Highlights

  • The United States has launched a new sanctions regime, designating 10 Burmese military officials and three companies connected to the military as Specially Designated Nationals (SDNs) in response to the coup d'état on Feb. 1, 2021, in which the Burmese military overthrew the democratically elected government and arrested certain civilian leaders.
  • The targeted sanctions are likely only the first round of U.S. sanctions. However, for geopolitical reasons, broad U.S. sanctions on Burma are unlikely.

President Joe Biden on Feb. 11, 2021, issued an Executive Order, "Blocking Property with Respect to the Situation in Burma," which targets senior Burmese military officials responsible for the coup and authorizes a variety of sanctions, including prohibited transactions, freezing of assets, blocked property and interests, visa denial and designation as a Specially Designated National (SDN).1

What Are the New Sanctions?

The U.S. Department of Treasury's Office of Foreign Assets Control (OFAC) updated its Specially Designated Nationals and Blocked Persons List on Feb. 11, 2021, pursuant to the Executive Order, designating 10 current and former military officials (two such military officials were already sanctioned for their human rights abuses in 2019) and three companies in the jade/jewel industry tied to the Burmese military.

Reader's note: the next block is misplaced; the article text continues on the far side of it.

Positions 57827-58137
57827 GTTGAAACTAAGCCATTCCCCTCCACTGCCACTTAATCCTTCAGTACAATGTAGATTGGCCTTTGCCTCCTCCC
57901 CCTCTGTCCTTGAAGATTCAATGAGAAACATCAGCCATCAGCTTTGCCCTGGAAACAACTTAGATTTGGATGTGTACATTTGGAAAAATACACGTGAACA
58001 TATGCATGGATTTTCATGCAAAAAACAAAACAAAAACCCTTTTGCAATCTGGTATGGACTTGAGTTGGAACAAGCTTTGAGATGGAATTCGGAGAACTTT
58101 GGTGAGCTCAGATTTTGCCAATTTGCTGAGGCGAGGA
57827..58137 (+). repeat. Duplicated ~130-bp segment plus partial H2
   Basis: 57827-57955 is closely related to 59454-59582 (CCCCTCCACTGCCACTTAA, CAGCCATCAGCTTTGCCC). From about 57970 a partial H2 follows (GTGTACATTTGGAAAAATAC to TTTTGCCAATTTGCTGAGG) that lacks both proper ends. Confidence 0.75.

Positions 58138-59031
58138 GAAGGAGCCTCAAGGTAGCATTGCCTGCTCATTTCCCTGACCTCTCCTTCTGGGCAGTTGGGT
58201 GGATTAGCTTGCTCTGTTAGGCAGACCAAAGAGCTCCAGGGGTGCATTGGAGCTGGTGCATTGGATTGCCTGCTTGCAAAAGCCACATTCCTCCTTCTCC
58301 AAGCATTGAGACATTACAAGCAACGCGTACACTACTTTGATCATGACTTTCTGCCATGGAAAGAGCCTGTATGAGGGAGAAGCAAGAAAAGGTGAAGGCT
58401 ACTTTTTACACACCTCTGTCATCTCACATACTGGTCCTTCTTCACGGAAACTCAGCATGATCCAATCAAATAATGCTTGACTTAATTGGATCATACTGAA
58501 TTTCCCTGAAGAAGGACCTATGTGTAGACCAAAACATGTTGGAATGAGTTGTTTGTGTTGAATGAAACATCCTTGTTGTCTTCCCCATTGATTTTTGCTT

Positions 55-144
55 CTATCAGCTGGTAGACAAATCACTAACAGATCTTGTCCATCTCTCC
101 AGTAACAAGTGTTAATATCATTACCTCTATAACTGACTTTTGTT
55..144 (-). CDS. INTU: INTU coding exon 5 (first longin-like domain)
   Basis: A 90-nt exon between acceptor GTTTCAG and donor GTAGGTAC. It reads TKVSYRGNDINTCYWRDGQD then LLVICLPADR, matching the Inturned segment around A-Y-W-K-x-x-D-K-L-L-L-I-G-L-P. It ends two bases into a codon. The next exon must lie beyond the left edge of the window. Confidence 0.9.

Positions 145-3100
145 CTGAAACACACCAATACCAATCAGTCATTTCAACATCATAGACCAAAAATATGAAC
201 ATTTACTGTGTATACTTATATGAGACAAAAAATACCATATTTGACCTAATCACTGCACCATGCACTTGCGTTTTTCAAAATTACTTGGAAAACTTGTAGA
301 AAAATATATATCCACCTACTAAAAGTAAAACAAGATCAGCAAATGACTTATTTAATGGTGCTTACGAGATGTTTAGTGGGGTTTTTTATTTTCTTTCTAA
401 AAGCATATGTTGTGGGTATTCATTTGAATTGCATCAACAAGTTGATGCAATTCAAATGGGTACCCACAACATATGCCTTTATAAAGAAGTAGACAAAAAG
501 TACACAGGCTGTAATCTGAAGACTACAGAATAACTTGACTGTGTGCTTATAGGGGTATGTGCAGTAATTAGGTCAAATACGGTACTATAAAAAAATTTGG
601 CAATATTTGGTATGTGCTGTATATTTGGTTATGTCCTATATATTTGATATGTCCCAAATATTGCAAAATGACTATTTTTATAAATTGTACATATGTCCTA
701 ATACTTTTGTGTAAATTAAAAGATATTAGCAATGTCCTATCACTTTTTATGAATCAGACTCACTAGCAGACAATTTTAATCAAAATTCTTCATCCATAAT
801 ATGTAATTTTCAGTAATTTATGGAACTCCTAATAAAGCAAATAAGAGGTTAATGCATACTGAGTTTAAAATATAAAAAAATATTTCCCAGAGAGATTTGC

Effective Feb. 11, 2021, all U.S. persons are prohibited from entering into transactions involving property and interests in property of these sanctioned persons and entities as well as any entities that are owned, directly or indirectly, 50 percent or more by such persons and entities.

According to announcements made by the Biden Administration, these designations are only the first round of targets.2 Potential future targets for sanctions include entities or individuals who are:

  • in the defense sector
  • directly or indirectly responsible for the Feb. 1, 2021, coup
  • military or security forces leaders or officials
  • officials of the government on or after Feb. 2, 2021
  • "political subdivisions, agencies, or instrumentalities of the Government of Burma," or
  • owned or controlled by the Burmese military

OFAC has yet to issue any formal guidance on the sanctions or any general licenses for winding-down business in Burma. However, based on informal guidance, the sanctions will apply only to individuals and entities who have been specifically designated as SDNs (and entities owned or controlled by such SDNs). This means that sanctions have not been levied on the whole of the Government of Burma but only select agencies or instrumentalities. However, the Executive Order also calls for sanctioning spouses and adult children of sanctioned individuals.

In addition to the sanctions, the U.S. Department of Commerce is imposing export controls on "sensitive goods" to Burma's Ministry of Defense, Ministry of Home Affairs, armed forces and security services. Approximately $1 billion of Burmese government funds have also been frozen by the United States.3